After a one-year delay, Total aims to make a final investment decision on the proposed two-train 5.6 million mt/year volume Papua LNG project in Papua New Guinea in 2023.
Papua LNG, which will use gas from the Elk and Antelope gas fields, will begin front-end engineering and design (FEED) in early 2022, according to Total.
"I confirm that this project is ranking very high in Total's portfolio given its proximity to growing Asian LNG markets and we will dedicate all necessary resources," Total CEO Patrick Pouyanne said in a statement.
The announcement was made following a meeting in Paris with a delegation from Papua New Guinea headed by Deputy Prime Minister Samuel Basil.
"After a year of delay because of COVID-19, the government of Papua New Guinea and Total are pleased to announce the remobilization of the project teams and of other required resources," Total said. "The objective is to launch the FEED early 2022 and to prepare for final investment decision in 2023.”
The statement comes after the Papua LNG gas agreement was signed and reconfirmed in 2019, as well as the signing of a fiscal stabilization agreement and the award of a license extension in February of this year.
Basil said that the government has pledged "absolute support" for the initiative. "I am pleased with the outcome of this meeting with clear implementation plans," he said.
The Total-operated Elk and Antelope fields have been thoroughly appraised, and gas will be delivered via a 320-kilometre pipeline to the Caution Bay site, which is currently home to an ExxonMobil-operated PNG LNG facility with a capacity of 8.3 million mt/year.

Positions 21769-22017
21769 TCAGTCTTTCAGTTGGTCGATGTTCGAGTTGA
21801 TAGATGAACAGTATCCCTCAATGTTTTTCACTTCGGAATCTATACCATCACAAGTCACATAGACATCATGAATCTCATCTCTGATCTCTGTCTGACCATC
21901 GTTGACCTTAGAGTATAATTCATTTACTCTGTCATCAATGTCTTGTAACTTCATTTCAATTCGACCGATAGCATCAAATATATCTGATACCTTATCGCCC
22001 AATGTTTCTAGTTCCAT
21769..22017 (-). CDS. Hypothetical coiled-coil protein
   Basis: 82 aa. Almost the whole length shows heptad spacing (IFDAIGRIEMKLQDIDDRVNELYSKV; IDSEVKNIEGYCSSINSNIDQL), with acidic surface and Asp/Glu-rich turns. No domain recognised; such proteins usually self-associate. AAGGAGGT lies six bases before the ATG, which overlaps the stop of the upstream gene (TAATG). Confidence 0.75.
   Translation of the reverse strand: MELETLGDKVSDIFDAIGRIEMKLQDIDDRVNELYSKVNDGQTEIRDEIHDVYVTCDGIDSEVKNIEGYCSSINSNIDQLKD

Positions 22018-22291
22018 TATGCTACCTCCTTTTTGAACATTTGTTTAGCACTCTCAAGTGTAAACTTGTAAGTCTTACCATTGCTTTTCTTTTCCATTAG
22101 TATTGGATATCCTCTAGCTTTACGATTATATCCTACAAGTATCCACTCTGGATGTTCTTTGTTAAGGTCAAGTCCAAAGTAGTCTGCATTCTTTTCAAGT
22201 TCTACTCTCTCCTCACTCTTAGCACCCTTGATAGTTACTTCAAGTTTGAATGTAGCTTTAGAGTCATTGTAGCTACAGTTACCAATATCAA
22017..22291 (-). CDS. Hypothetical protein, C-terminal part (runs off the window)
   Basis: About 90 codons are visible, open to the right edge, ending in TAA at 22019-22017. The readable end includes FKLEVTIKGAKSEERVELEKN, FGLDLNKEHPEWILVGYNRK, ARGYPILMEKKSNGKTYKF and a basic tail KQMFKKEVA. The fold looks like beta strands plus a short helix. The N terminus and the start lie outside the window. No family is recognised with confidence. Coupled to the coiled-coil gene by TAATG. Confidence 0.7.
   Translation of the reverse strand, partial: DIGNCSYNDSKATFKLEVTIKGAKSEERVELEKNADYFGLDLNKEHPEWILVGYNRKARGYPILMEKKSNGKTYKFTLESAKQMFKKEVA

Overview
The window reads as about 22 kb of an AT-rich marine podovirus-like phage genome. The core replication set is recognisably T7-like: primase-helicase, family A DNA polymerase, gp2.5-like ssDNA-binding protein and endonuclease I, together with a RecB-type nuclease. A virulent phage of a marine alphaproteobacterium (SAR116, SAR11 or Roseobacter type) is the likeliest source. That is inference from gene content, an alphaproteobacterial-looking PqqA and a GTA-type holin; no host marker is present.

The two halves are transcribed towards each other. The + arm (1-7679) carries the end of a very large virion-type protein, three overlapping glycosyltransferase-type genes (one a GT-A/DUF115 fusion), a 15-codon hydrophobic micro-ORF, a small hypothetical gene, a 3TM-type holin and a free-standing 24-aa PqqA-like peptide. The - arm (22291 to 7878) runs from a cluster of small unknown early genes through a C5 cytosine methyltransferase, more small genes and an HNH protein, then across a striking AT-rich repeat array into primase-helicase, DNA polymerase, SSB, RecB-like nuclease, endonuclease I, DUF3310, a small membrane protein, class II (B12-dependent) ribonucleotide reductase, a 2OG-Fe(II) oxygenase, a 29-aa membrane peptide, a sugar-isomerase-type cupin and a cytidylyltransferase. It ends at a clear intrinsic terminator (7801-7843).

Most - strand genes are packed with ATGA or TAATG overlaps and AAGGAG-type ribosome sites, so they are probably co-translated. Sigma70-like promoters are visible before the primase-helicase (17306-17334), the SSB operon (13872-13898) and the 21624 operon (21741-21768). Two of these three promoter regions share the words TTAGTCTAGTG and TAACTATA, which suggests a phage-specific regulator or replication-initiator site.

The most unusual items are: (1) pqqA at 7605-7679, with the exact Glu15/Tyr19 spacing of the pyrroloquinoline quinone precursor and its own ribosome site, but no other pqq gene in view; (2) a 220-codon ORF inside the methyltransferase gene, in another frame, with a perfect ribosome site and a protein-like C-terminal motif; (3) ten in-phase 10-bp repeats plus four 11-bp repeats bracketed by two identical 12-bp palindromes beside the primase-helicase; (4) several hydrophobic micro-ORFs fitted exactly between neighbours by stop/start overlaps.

The Papua LNG plant, according to Total, will be combined with the current PNG LNG facilities in Caution Bay.
Total controls the Elk and Antelope fields and, with a 31.1 per cent stake in the PRL-15 permit, is the biggest shareholder, alongside partners ExxonMobil (28.7%) and Oil Search (17.7 per cent). The government of Papua New Guinea has a 22.5 per cent back-in right.
To further save billions of dollars, Total and its partners ExxonMobil Corp and Oil Search Ltd agreed to expand Papua LNG in combination with an extension of Exxon's PNG LNG plant in a $13 billion project adding three additional development units at the PNG LNG plant.
However, Exxon has refused to agree to terms sought by the Papua New Guinea government for the P'nyang gas production, which was supposed to help fuel the expansion, as Prime Minister James Marape pressed for greater benefits for the region.
Instead, Total's Papua LNG project will proceed with the construction of two new processing units at the PNG LNG site, which will be fed by the Elk Antelope gas fields, said Marape in February.